Chemistry 102
The pH Scale: Yardstick for Acidity

The pH scale — that staple of introductory chemistry courses — is the measuring stick that scientists use to gauge acidity in the Chesapeake Bay.

The scale normally runs from 0 to 14; the lower the number, the greater the acidity. A pH of 7, the middle point, is regarded as neutral pH. That is the reading for distilled water, or pure H2O with nothing dissolved in it.

The pH scale indicates the concentration of hydrogen ions in a solution. Strong acids like sulfuric acid contain lots of unattached hydrogen ions floating in them; strong alkalines, like bleach, contain few.

The scale is logarithmic, which means it measures a very big range. A difference of one pH unit is equivalent to a 10-fold difference in hydrogen ions. A reading of "4" is 10 times as acidic as a 5 and 100 times as acidic as a 6.

The "H" in pH refers to hydrogen, but the "p" has several meanings (for example, "power"), depending on which science historian you ask.

The pH in the Bay varies widely over time and along its length, influenced by salinity and temperature. The open ocean's different chemistry makes its pH range tighter and, on average, less acidic than the Bay's.

Neither the Bay's waters nor surface waters of the ocean typically register an average pH in the acidic range, below 7. Their waters are not acidic. Scientists, however, speak of ocean water as "acidifying" or "acidified" because its pH has dropped over time, making it more acidic than a few decades ago. On average, the ocean's pH has dropped from 8.2 to 8.1 since the industrial age began. That seemingly small change translates to a 30-percent increase in relative acidity. Scientists forecast a further drop of about 0.3 pH units by the year 2100, lowering pH to 7.8. That level would translate to a further increase of 150 percent in relative acidity.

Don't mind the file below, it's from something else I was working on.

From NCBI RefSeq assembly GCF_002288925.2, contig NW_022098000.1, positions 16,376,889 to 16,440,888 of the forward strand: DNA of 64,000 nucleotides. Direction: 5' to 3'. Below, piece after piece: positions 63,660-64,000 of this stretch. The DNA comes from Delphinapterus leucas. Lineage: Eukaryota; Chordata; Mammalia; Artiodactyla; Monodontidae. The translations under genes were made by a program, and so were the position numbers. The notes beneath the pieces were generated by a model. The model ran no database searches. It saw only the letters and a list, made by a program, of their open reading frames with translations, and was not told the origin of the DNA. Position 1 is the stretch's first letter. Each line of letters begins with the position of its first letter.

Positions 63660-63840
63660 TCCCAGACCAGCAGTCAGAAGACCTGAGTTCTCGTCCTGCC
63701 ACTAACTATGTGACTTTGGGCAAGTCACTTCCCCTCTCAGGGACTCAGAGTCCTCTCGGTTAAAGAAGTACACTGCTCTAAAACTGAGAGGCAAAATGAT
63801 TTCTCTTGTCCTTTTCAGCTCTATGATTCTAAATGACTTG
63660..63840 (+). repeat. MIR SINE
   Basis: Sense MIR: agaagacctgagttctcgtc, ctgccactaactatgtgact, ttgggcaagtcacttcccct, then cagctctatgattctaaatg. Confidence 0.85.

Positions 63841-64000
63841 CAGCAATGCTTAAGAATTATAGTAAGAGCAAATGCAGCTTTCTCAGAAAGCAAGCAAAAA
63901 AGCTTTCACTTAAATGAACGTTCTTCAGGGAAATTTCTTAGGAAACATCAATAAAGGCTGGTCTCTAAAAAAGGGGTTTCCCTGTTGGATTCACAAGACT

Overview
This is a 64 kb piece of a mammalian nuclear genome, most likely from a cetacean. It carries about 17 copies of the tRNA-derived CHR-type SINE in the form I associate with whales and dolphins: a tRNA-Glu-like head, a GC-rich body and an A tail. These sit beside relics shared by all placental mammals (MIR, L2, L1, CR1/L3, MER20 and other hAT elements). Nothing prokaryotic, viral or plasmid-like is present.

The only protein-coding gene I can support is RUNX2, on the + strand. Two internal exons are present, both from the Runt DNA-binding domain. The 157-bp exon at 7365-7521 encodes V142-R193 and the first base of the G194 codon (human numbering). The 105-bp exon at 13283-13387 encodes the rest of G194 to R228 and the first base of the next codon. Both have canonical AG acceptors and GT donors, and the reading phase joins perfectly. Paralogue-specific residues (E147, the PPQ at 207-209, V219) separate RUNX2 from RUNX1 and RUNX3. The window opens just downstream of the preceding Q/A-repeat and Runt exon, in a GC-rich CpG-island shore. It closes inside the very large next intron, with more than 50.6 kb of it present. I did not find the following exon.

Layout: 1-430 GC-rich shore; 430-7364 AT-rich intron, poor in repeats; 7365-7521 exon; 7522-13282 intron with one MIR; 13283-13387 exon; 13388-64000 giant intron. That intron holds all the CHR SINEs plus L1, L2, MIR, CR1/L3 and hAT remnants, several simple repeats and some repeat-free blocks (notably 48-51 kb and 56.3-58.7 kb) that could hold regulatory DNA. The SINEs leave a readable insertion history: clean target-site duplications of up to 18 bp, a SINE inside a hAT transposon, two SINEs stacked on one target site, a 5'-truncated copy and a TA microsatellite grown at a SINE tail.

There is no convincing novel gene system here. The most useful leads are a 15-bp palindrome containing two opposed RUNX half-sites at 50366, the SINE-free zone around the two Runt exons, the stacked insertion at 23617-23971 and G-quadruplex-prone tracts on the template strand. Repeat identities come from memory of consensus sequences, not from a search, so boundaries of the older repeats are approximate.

Parts of the Bay are already at least as acidic as pH 7.8. As for the trend of pH in the Chesapeake, that is less extensively studied.

Source: Figure Adapted from Current: the Journal of Marine Education, Volume 25, Number 1, 2009.
For Further Information
NOAA Pacific Marine Environmental Lab. Carbon Program. [website]
The Geological record of ocean acidification. Bärbel Hönisch et al. Science Magazine. March 2, 2012. [website]
Shellfish face uncertain future in high CO2 world: influence of acidification on oyster larvae calcification and growth in estuaries. A.W. Miller, A.C. Reynolds, C. Sobrino, and G.F. Riedel. PLoS ONE 4(5):e5661, 2009.
Biocalcification in the Eastern Oyster (Crassostrea virginica) in relation to long-term trends in Chesapeake Bay pH. George G. Waldbusser, Erin P. Voigt, Heather Bergschneider, Mark A. Green, and Roger I. E. Newell. Estuaries and Coasts 34:221-231, 2011.
Marine calcifiers exhibit mixed responses to CO2-induced ocean acidification. Justin B. Ries, Anne L. Cohen, and Daniel C. McCorkle. Geology 37(12): 1131-1134, December 2009.
Anticipating ocean acidification's economic consequences for commercial fisheries. Sarah R. Cooley and Scott C. Doney. Environmental Research Letters 4:024007, 2009. 8 pp.
Special Issue on the Future of Ocean Biogeochemistry in a High-CO2 World. Oceanography 22(4), December 2009. [website]
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